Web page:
But looking into the past, weight was much less. There is YF-22, weighing just under 15 tons. And while It was a demonstrator, it was still probably wise to keep it close to final configuration weight. Demonstrating something for one weight and then making another plane that weighs 33% more just doesn't seem wise.  X-35 demonstator weighed 12 tons, and final F-35A weighs 13.15 tons. An increase, but not that much of an increase.

And then there is this article: https://www.flightglobal.com/news/articles/f-22-weight-increase-agreed-26820/
which states F-22 (not YF-22) weighed 13,980 kg in 1992 at preliminary design review, and its weight increased to 14,365 kg in 1995, at critical design review. Usually, after a critical design review there is very little changes to the design...

While some may say that the weight did not include various radar absorbent materials, I find that implausible, as not only are they supposed to be part of the plane's structure, but also if RAM is such a huge factor in plane's weight, it would  have been part of the calculation to begin with, as such huge differences cause major changes in performance.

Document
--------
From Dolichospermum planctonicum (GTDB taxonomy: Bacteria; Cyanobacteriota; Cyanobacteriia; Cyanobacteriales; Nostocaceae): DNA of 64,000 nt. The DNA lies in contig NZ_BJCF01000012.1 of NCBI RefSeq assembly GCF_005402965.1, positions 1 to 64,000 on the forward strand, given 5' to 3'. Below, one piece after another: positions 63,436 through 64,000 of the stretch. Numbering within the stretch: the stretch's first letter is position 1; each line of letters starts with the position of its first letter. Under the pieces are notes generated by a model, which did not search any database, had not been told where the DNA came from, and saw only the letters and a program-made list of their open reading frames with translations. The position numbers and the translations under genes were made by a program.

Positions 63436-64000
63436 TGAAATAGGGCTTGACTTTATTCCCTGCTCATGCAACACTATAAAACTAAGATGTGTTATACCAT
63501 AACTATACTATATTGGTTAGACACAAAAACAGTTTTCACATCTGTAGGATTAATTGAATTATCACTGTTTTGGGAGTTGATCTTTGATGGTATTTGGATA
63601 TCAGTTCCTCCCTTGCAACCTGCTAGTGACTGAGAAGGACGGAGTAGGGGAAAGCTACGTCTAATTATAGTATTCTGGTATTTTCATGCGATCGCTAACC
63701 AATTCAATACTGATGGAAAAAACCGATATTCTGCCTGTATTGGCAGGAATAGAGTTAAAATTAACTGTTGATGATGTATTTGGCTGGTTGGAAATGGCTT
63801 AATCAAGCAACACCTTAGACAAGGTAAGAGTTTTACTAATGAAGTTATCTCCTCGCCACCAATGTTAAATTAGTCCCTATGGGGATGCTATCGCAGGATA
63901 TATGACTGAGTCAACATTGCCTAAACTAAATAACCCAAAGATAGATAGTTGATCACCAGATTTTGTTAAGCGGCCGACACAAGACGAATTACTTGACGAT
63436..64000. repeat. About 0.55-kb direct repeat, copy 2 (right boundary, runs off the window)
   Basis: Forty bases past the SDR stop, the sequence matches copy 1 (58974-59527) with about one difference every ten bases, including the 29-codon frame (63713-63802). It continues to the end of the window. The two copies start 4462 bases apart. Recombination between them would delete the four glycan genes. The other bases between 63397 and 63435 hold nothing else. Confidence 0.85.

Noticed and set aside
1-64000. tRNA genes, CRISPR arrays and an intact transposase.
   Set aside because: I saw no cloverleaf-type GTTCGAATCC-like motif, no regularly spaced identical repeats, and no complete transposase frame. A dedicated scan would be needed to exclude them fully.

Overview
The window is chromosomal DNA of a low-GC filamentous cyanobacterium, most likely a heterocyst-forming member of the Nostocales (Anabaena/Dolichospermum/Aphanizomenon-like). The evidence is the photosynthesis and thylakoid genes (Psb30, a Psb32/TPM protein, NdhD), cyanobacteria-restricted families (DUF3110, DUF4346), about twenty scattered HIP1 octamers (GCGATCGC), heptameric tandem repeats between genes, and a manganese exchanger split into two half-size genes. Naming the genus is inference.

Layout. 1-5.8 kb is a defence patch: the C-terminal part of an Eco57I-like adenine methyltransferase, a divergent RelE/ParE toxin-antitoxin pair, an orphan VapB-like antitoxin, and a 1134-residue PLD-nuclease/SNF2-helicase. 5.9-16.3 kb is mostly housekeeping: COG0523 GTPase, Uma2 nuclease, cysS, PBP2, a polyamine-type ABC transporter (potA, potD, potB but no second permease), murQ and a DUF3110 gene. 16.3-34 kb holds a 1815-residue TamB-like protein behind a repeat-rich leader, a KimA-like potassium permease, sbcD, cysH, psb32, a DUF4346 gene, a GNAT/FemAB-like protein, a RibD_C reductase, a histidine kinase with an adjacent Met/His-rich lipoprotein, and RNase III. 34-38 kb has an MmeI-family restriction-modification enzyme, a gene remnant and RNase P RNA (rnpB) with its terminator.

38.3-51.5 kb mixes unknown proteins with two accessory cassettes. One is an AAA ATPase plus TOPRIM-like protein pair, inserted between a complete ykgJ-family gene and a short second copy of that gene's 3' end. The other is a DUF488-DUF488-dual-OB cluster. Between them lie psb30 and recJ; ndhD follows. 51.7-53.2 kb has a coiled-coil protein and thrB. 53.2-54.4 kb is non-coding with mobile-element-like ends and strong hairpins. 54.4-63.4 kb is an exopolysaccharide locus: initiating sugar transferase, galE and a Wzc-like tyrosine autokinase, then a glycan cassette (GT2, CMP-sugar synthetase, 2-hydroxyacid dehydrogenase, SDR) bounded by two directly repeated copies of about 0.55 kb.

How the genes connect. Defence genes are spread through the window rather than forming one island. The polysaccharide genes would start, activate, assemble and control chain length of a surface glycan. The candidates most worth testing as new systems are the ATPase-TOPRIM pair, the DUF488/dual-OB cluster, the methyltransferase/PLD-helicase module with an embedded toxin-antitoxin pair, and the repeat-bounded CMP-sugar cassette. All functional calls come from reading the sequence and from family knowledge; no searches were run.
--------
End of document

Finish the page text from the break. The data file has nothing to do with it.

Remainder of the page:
So questions are:

How and why did F-22 get from 14,365 kg to 19,700 kg?

And when did that change happen?
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Offline TomS

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Re: Lockheed Martin F-22A Raptor
« Reply #889 on: August 06, 2018, 08:03:13 am »
I wonder if the empty weight for the purposes of the PDR/CDR was just for the bare fuselage (things within LM's control) so maybe not including the engines?  That's around 3.6 tons right there.  Just a wild-assed guess, though.

Offline latenlazy

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Re: Lockheed Martin F-22A Raptor
« Reply #890 on: August 06, 2018, 08:27:33 am »
I have a question concerning F-22's empty weight. It is often cited by various parties to be 19.7 tons.